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The Rutgers Classic: A proposal

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A special event airing opposite the Big Ten Championship, if and when we require it.

Photo by Rich Schultz/Getty Images. Banner Society Illustration.

It is becoming more and more alarming that the season is nearly over and no one in charge of college football is going to do anything to pit Northwestern and Rutgers against each other.

Both teams have reached operatic heights of offensive ineptitude, having failed to secure a lead at any point on a Big Ten opponent. The vagaries of Big Ten scheduling will prevent them from meeting during conference play. The solution is clear: A powerful committee of unaccountable bureaucrats must materialize and force them to play one another, on the same day as the Big Ten Championship, in the ruins of the Pontiac Silverdome.

It’s no surprise that Rutgers has plummeted to the depths of the Big Ten this season. Rutgers has spent its time in the conference perpetrating a variety of football obscenities. The league gobbled up Rutgers as a television market foothold; the television product they got is an unyielding “Has this ever happened to you?” section of an infomercial where Jim Delany opens a cabinet and an unending geyser of Rutgers football cascades all over him. This consistent and repeated clobbering is the only viable explanation for the athletic department’s rebirth-in-progress as an apocalyptic Schiano Cult.

To the west (and, very slightly, the north), Northwestern’s decline this year has been more surprising. Last year, they won the Big Ten West. Like Gus Johnson, you may have already forgotten this happened, so they made sure to erect a permanent monument to the feat at Ryan Field.

Photo by the author, who is very brave

This season, Northwestern’s offense has managed to outdo even the most putrid efforts by Rutgers. The Wildcats are averaging 9.8 points per game, the lowest output in FBS football, and nearly five points worse than Rutgers’ average; no team has averaged fewer points since 2013. As of this writing, the team has not scored a touchdown since October 5. (To be fair, this is not long in geological time, when the existence of hominids and the rise of human civilizations takes place in less than an instant of an instant compared to the eons that the Earth spent as an inert rock— expect Pat Fitzgerald to explain this at his next press conference, after he has finished denouncing the GameBoy and the advent of refrigeration that replaced curing meats in salt barrels.)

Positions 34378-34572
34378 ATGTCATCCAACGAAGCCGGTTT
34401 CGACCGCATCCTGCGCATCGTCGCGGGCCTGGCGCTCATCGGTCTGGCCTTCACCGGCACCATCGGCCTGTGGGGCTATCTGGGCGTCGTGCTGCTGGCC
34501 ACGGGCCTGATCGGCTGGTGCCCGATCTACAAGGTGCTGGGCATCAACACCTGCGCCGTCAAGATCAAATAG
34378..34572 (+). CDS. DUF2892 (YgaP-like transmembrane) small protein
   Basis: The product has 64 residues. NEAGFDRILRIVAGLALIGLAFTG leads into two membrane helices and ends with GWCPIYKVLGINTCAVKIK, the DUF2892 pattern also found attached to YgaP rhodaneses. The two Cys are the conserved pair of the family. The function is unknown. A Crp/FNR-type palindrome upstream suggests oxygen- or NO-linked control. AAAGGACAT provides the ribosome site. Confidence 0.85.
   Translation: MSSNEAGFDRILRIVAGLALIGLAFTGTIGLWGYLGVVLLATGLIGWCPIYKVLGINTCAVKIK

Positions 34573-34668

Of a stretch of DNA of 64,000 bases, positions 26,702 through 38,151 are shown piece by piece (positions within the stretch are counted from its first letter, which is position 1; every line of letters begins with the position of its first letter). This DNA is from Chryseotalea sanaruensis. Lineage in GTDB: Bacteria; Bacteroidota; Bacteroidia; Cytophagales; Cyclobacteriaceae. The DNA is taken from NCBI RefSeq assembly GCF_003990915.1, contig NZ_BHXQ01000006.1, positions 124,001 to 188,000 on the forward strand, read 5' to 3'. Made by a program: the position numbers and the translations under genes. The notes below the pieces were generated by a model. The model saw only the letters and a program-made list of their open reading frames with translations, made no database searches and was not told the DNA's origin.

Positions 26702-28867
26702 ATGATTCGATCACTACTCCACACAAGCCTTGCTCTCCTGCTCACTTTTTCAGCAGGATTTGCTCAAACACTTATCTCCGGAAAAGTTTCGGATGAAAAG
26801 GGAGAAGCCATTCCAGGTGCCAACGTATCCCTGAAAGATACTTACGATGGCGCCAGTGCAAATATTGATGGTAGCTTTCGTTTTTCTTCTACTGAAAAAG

College football’s wide discrepancy between the number of teams and the number of games that they play already limits the possibilities of matchups that fans would like to see. All of the postseason matchmaking energy gets directed in two ways: in the ridiculous and cacophonous way the Playoff Committee selects the best four teams, and in the way a local executive for a company that invented energy crackers for the Extreme Lifestyle matches up the 48th- and 39th-best teams. What the sport lacks is a way to declare an emergency game between two teams in the same conference playing farcical football to clash in a year they cannot otherwise be measured against each other except in relative margins of victory over UMASS.

Rutgers and Northwestern must play this season. The game should take place the same day as the Big Ten Championship in the bulldozed ruins of the Pontiac Silverdome. The arena, abandoned following a 2013 roof collapse, was once used to store hundreds of Volkswagens recalled after the fraudulent emissions scandal. The site has since been razed, and the only thing to do is to staple a makeshift carpet of Field Turf onto the remains and put two terrible football teams on top of it to see what happens.

It is possible that this game would unleash heretofore unimagined desecrations of the sport. Maybe both teams, having ruled out running and passing, would begin tunneling under the field itself. (In this scenario, Pat Fitzgerald, his head flashing red like an airplane wing beacon, would charge the referees demanding that they flag Rutgers for operating construction equipment without a permit.) The oligarchs in charge of college football should find it well within their powers to summon these squads into a burlesque parody of a Big Ten Championship game in the disused ruins of a football stadium that took multiple attempts to blow up.

This game shouldn’t happen every year, but only in years where a Big Ten team not already on Rutgers’s schedule successfully completes a Rutgersesque feat— going calendar months without scoring a touchdown, losing multiple games by more than 50 points, getting shut out several weeks in a row, or having the quarterback scream out “Rutgers!” while throwing an ill-advised interception. In these cases, the Rutgers Thirteenth Game Commission should meet, determine that a Rutgers Classic should take place, and let everyone know by billowing smoke from the tailpipe of an abandoned Volkswagen. Only then can they sound the trumpets, unfurl the turf, and declare to the entire college football world that this year, Rutgers will meet its match.